The Battle of Finding Work As a Military Spouse

Military Spouse

It’s been almost a year since I took the plunge and moved myself across the country to North Carolina! Everyone always talks about making big moves, all the changes they encounter, and how it’s great for growth. But rarely is it ever talked about the struggles in finding a new niche, a new job, etc. I’ve spent this past year on cloud nine since Roy and I have been engaged and now married! By far the best thing to ever happen to me. But, alongside the highs have been lows. Today I’m here to talk with you about one of those lows and further how I managed.

Even as a graduate from a state school with a degree, I’ve still found it nearly impossible to locate a career building role. It’s already an increasingly tough market being in a military town. Did you know that 52 percent of spouses stated they bring in zero income for their families? According to a national study done back in August of this year, spouses discussed the struggles in finding work. Any work, not just career building roles, but jobs in general. So what do we do? We look into remote roles that allow us to work from anywhere. But with so many in search of said roles, the competition is high and if you’re not coming into it with a Masters, 6+ years experience, etc. than you barely stand a chance. I’m not discouraging you from applying, but this is our reality!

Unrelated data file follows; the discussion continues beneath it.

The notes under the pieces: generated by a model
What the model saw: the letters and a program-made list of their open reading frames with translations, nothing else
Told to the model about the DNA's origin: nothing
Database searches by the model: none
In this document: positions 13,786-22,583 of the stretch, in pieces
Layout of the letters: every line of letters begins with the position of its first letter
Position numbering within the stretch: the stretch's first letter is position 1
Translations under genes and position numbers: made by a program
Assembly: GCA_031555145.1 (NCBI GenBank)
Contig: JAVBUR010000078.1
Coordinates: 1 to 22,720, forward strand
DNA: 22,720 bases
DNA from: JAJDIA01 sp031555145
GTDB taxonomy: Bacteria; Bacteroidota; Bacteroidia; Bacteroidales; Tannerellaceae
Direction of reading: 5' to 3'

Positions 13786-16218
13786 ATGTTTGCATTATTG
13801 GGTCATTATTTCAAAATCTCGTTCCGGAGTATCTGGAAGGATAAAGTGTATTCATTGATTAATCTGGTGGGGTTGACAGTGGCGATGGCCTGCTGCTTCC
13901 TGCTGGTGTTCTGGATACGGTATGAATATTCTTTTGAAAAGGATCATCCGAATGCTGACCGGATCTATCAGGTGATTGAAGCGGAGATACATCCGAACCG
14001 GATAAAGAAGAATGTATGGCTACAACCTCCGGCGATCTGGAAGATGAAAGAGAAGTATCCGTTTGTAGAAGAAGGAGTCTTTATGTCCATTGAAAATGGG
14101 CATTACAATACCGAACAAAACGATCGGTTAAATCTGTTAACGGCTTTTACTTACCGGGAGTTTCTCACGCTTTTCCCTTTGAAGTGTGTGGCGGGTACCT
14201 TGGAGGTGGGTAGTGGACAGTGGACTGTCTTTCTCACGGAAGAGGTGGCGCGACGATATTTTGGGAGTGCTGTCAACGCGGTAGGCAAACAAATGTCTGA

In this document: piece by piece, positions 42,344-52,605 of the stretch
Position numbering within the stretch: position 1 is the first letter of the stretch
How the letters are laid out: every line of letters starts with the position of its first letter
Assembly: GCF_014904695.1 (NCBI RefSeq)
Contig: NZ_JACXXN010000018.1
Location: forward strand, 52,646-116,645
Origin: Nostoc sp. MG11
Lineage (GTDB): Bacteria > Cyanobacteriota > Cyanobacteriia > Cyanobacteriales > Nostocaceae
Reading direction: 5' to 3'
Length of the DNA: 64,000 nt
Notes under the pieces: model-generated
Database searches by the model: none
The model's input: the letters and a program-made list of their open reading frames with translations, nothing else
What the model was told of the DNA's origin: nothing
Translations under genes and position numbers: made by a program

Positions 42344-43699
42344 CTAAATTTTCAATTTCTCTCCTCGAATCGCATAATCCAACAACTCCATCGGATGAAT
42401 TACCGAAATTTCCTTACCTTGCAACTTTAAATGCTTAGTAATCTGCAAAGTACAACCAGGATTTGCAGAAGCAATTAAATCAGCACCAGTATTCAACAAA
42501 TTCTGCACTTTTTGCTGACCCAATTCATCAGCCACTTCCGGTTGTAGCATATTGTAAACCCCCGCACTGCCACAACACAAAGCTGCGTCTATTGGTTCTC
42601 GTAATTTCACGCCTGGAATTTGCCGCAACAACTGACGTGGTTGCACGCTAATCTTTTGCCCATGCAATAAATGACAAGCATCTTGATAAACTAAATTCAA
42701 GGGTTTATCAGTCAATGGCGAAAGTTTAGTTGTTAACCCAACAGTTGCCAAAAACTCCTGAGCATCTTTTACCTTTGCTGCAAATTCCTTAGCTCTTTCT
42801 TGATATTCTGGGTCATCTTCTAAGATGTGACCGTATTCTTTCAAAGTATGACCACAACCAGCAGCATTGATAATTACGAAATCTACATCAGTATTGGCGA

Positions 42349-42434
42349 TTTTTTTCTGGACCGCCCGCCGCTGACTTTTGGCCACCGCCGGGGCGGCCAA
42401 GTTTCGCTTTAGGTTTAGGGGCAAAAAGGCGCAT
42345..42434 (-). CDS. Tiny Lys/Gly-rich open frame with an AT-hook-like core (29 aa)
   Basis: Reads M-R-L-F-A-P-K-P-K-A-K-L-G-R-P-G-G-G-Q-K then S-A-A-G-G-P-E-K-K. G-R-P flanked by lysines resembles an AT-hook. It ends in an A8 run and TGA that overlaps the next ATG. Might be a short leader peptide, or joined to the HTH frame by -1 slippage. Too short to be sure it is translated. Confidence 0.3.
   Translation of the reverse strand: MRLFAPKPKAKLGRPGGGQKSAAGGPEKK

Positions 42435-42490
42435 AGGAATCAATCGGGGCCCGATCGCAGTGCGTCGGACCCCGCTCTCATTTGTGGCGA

The other struggle in this is that companies simply don’t want to hire someone who will only be stationed somewhere for one to two years max. We are looked to as more of a liability than anything else. Leaving even those of us with degrees, ambition, drive, etc. to have an incredibly tough time breaking into the workforce. By no means am I trying to play victim. I am however hoping to point out a simple truth, and that is that we are faced with a real problem. Without spousal support and backing, our military simply wouldn’t be what it is today. Sacrifice is a daily choice, but we do it because we love our men and women of service. We love this country and want to see it thrive. Why is it that we aren’t supported in the same light?

I ask this question to genuinely start a discussion. Maybe there needs to be some reassessing in this system. Maybe there needs to be reform.

So, how do we manage in the meantime? Well for me I’ve taken a job that simply pays the bills. It’s not a career building position, and it’s most definitely not where I want to be. If I’m being honest, I don’t really know what my “dream job” would look like. I’ve never been able to figure it out. My purpose has always been to help others. I love to connect, share, listen and empathize. As I fumble through these years I’m sure I’ll look back one day and be thankful for all the chaos. After all, it’s only our twenty somethings. We’re not supposed to have everything figured out yet. Good things take time, and I know something bigger is in store for me. I just have to wait.